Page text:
On the sound front, it’s actually not so bad, all the noises are magical and hint the same feelings you get when you watch the movie or read the book, although some are repeated far too often. The duel with Malfoy using wizarding crackers did in fact cause quite a lot of trouble over WH9M voice chat, almost making my fellow writers pull their eyes out in despair.

Harry Potter bending the rules in every way possible!

FLIPENDO! Get used to hearing that if you plan to play this game. Harry’s primary spell is the Flipendo Knockback Jinx and, every time you charge it (which you need to do to harm most enemies) he will yell Flipendo. I ended up firing the spell constantly when having to trek back and forth though the grounds of Hogwarts, because there is no actual jump button to spam. Do you know the feeling if you say a word over and over and over again it loses all recognizable distinction as a word and just becomes a noise? Well thats Flipendo for you! I may even hear it mentally on my death-bed, but I can be happy because that’ll be the last time I hear the word Flipendo!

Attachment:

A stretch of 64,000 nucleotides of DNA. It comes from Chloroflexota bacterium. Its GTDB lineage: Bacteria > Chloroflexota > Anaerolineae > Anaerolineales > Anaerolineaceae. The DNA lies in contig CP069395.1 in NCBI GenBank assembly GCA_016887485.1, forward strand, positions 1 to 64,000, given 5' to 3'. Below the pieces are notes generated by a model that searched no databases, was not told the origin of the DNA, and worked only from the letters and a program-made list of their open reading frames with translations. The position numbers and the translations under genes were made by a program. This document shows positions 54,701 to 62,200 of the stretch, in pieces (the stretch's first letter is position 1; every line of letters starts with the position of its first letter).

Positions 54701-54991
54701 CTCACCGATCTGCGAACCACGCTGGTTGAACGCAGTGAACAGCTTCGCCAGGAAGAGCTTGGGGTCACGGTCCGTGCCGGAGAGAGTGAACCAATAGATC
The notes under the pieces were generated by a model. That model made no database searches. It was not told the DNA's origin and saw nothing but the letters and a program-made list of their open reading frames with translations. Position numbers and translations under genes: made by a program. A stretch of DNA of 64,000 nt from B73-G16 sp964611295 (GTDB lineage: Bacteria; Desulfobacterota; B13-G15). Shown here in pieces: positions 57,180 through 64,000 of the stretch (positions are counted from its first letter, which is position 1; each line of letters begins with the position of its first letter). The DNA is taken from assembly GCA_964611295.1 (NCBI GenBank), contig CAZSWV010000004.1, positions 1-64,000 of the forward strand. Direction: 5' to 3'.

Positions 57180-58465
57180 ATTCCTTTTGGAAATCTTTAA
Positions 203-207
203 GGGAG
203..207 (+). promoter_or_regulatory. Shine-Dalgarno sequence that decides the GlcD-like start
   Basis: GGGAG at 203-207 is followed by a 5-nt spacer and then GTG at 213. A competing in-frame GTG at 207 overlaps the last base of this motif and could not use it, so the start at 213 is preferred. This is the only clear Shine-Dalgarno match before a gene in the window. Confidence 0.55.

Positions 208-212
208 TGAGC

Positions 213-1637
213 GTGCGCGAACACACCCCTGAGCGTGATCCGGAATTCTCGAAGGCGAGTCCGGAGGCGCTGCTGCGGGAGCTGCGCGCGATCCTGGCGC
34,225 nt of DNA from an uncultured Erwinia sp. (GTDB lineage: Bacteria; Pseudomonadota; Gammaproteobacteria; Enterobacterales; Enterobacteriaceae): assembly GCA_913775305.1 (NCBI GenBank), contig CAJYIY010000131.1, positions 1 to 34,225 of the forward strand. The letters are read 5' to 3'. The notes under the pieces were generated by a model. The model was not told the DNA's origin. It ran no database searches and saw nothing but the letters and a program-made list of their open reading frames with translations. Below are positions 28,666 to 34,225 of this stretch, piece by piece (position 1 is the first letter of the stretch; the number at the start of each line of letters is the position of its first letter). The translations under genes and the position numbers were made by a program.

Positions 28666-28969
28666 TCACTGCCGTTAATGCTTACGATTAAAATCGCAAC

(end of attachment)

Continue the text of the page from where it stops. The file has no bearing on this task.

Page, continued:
Now comes the voice acting. It’s just terrible, I can’t describe the apparent lack of emotion, cadence and definition in all pieces of voice acting! It’s just one jumbled mess of bad british accents.